Compare any two graphics cards:
GeForce GTX 580 3GB vs GeForce GTX 590
IntroThe GeForce GTX 580 3GB has a core clock frequency of 772 MHz and a GDDR5 memory frequency of 1002 MHz. It also features a 384-bit bus, and makes use of a 40 nm design. It features 512 SPUs, 64 TAUs, and 48 ROPs.
Compare all that to the GeForce GTX 590, which comes with a clock frequency of 607 MHz and a GDDR5 memory speed of 855 MHz. It also uses a 384-bit bus, and uses a 40 nm design. It is made up of 512 SPUs, 64 Texture Address Units, and 48 Raster Operation Units.
Power Usage and Theoretical Benchmarks
Power Consumption (Max TDP)
As far as performance goes, the GeForce GTX 590 should in theory be quite a bit better than the GeForce GTX 580 3GB overall. (explain)
Texel RateThe GeForce GTX 590 is much (approximately 57%) better at texture filtering than the GeForce GTX 580 3GB. (explain)
Pixel RateIf using high levels of AA is important to you, then the GeForce GTX 590 is superior to the GeForce GTX 580 3GB, by a large margin. (explain)
Please note that the above 'benchmarks' are all just theoretical - the results were calculated based on the card's specifications, and real-world performance may (and probably will) vary at least a bit.
One or more cards in this comparison are multi-core. This means that their bandwidth, texel and pixel rates are theoretically doubled - this does not mean the card will actually perform twice as fast, but only that it should in theory be able to. Actual game benchmarks will give a more accurate idea of what it's capable of.
Please note that the price comparisons are based on search keywords - sometimes it might show cards with very similar names that are not exactly the same as the one chosen in the comparison. We do try to filter out the wrong results as best we can, though.
Memory Bandwidth: Bandwidth is the largest amount of data (in units of megabytes per second) that can be transferred over the external memory interface in a second. It is worked out by multiplying the interface width by its memory clock speed. If it uses DDR memory, the result should be multiplied by 2 again. If it uses DDR5, multiply by 4 instead. The better the bandwidth is, the better the card will be in general. It especially helps with anti-aliasing, High Dynamic Range and higher screen resolutions.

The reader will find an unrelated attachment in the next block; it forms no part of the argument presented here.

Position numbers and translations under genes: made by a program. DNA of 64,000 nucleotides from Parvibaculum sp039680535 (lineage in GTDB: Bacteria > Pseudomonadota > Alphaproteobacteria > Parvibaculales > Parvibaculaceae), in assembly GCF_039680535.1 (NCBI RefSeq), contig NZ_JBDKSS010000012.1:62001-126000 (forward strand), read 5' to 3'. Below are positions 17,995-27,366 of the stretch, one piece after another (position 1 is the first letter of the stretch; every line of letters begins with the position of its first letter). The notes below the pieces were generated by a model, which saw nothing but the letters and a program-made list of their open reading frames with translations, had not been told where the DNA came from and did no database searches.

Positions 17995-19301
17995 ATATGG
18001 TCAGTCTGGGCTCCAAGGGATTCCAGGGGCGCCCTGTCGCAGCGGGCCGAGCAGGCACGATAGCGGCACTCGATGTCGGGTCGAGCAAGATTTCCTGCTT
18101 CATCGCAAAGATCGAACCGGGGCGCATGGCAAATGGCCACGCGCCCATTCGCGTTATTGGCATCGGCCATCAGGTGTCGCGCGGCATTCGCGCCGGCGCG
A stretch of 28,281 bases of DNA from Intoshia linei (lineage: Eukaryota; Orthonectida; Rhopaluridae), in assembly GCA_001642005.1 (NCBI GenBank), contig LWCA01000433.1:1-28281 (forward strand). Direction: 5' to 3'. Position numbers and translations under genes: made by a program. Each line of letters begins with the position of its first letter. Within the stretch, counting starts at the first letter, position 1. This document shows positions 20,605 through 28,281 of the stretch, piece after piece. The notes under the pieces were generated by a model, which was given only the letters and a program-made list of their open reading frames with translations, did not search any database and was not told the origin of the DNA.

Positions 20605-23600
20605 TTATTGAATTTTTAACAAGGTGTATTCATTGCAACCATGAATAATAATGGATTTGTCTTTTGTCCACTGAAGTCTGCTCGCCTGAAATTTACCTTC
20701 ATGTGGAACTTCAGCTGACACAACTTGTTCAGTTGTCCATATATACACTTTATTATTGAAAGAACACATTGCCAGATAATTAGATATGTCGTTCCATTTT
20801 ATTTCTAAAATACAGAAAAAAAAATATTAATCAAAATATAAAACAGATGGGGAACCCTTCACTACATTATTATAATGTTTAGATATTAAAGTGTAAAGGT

Texel Rate: Texel rate is the maximum amount of texture map elements (texels) that are applied per second. This is worked out by multiplying the total amount of texture units of the card by the core speed of the chip. The higher the texel rate, the better the card will be at handling texture filtering (anisotropic filtering - AF). It is measured in millions of texels applied in a second.
Pixel Rate: Pixel rate is the maximum amount of pixels that the graphics card could possibly write to the local memory per second - measured in millions of pixels per second. Pixel rate is worked out by multiplying the amount of Raster Operations Pipelines by the the core speed of the card. ROPs (Raster Operations Pipelines - also sometimes called Render Output Units) are responsible for drawing the pixels (image) on the screen. The actual pixel output rate also depends on many other factors, most notably the memory bandwidth - the lower the memory bandwidth is, the lower the ability to get to the maximum fill rate.